I did think long and hard about riding again. I just wasn’t sure if I wanted to do it anymore. My buddies encouraged me and I did miss riding but even after I healed physically I just wasn’t too sure. One of my concerns was my wife Janet. Even if I were to ride again I didn’t want her to worry when I was out riding alone and what if Janet had been on the bike when I had the accident? I don’t know what I would have done if she had been hurt or worse… So I struggled and I think Janet knew I was struggling about my decision. Then one day Janet said to me, “Ivan if you want to ride again, it’s OK with me and I will ride with you!”. Have I told y’all how wonderful a wife Janet is… Well, that should have told you right there. So having Janet’s blessing did help but I still had to work through all the issues. Time does heal physically and mentally and I cautiously resumed my riding.
After the accident I continually went over and over and over in my mind how this happened to me. There were so many “what ifs“… any one of them could have prevented my crash. I had ridden down to visit my parents and brother 200 miles from home. The night before I was to return home I did not sleep much at all, did not leave for home until later in the day, had the sun in my eyes, I was really fatigued, I panicked and hit the brake too hard and tried to steer around the car but… Anyway it happened and it hurt badly physically and mentally.
Because of all that has happened I have re-evaluated everything, I did and thought, about riding. Now I really know what can happen to you when you do crash. I am ever mindful of my physical and mental being and others riding with me. I try to stay rested and not over do it. I make a special effort to stay hydrated. Make sure I am aware of everything in my surroundings. Statically I know that the more vehicles there are around you the more likely you are to not be seen or just be in the wrong place at the wrong time. When my ride requires traveling through large unfamiliar cities I try to avoid rush hour traffic or travel around it. Of course that is not always possible and I am extra careful when I do. I enjoyed riding the remote areas before my accident and I do even more now. I can handle the bike and roads but those pesky cars, trucks or whatever… that I’m not too crazy about.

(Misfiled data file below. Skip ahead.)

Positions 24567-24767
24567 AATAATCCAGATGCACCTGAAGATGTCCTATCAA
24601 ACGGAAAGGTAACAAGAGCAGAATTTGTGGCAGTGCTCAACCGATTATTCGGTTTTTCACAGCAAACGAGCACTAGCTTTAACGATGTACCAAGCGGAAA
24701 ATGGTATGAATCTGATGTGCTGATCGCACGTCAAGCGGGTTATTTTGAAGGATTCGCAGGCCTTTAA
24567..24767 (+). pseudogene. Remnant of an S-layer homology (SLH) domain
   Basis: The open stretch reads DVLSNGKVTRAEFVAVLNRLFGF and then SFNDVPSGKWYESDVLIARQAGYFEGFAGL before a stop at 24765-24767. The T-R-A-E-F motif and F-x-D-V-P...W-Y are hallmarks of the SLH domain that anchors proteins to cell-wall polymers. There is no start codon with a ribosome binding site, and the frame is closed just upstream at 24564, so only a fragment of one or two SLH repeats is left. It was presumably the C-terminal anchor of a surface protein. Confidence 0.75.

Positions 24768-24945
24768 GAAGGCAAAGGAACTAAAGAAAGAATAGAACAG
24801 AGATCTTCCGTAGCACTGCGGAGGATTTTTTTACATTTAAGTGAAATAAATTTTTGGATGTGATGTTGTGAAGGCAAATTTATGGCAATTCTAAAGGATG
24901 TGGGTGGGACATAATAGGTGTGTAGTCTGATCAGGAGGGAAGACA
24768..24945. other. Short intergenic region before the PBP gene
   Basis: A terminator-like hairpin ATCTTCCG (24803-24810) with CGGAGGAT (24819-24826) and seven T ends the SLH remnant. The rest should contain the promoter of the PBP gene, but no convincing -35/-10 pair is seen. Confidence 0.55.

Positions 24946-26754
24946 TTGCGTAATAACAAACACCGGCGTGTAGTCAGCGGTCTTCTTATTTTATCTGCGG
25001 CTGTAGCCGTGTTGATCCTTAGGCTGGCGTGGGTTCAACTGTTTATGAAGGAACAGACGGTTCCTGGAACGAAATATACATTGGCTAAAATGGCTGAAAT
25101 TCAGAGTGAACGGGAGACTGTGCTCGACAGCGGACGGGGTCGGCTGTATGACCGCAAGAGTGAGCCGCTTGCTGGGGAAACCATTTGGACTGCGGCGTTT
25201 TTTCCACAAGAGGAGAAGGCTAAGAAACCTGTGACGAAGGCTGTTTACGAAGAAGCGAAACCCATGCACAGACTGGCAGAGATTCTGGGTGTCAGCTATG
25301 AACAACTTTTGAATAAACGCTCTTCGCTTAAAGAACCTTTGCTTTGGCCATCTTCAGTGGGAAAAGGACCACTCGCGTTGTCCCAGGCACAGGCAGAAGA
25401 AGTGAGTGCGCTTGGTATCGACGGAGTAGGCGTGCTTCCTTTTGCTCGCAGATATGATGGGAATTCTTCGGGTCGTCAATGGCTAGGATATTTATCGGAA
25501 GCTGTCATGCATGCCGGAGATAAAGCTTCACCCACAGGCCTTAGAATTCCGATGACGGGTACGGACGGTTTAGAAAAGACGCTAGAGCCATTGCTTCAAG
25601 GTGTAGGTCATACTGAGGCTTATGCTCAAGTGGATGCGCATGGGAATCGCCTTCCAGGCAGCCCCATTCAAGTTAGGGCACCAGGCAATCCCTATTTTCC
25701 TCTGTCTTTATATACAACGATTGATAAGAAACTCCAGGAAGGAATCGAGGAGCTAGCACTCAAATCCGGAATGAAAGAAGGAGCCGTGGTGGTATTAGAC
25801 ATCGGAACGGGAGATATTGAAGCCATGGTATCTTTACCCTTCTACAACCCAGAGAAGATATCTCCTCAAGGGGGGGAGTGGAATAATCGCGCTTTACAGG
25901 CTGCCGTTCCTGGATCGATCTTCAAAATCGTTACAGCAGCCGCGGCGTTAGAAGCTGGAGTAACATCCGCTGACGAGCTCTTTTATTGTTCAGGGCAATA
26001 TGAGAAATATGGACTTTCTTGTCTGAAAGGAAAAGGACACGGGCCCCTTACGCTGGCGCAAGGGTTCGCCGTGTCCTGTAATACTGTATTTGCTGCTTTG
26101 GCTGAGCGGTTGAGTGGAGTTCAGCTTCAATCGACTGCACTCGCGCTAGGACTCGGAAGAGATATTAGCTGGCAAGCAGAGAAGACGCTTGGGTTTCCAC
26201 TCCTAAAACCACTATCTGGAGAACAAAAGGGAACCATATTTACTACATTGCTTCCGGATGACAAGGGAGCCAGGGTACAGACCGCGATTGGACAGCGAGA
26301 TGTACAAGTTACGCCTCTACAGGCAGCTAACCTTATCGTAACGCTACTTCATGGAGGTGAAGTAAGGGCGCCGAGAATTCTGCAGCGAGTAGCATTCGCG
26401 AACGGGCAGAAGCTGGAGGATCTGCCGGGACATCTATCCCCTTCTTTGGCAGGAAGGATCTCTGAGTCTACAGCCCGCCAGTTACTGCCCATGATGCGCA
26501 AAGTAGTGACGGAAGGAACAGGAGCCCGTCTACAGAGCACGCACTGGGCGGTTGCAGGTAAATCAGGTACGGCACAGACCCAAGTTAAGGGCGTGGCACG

Is anyone wondering what became of the bike I wrecked? My 2000 Kawasaki Vulcan Nomad was “totaled” by the insurance company and this a year (April 2007) after customizing the Nomad to my liking. Most all the damage was cosmetic but to have a bike shop replace all the parts and with the labor the total amount was greater than what the bike was worth. I put a pencil to the cost of the parts and realized I could buy the bike from the insurance company and fix it with what I got back from the insurance company. So the old Nomad was back on the road and we have taken many long trips on it afterward.
In October 2009 I bought a new 2008 Goldwing with ABS brakes. One of the big selling points of my decision to buy the Goldwing was the ABS brakes. No more braking too hard and causing a skid. After the crash, ABS brakes was ever on my mind and was the driving force behind me getting a new bike. It is amazing the difference ABS makes when stopping quickly. I can’t say enough about the control… If only I had ABS when I crashed… maybe the accident wouldn’t have happen or maybe it would have… anyway… God only knows but I’m sure it would have helped… those seconds trying to recover from an uncontrolled skid would have been used to avoid that car… Janet has even noticed and comment how much better I handle the Wing over the Nomad and that makes her even more at ease while riding… Oh, did I mention how lucky I am to have Janet as my wife!
Well, I know many other people who have been where I have been on this issue and I just thought I’d share my thoughts and hope it will help you work your way through your healing process. Ride safe…
Posted in Riding Tips
Tagged Abs, ABS Brakes, accident, blessing, brakes, broken bones, cars, dangerous, encouraged, fatigued, Goldwing, healing, hospital, hurt, internal bleeding, mental skid, Motorcycle, motorcycle ride, Motorcycle Touring, motorcycle travel, motorcycle trip, Motorcycles, motorcycling, physical, rested, safety, sun, trucks, unfamiliar cities, what ifs, wife, wing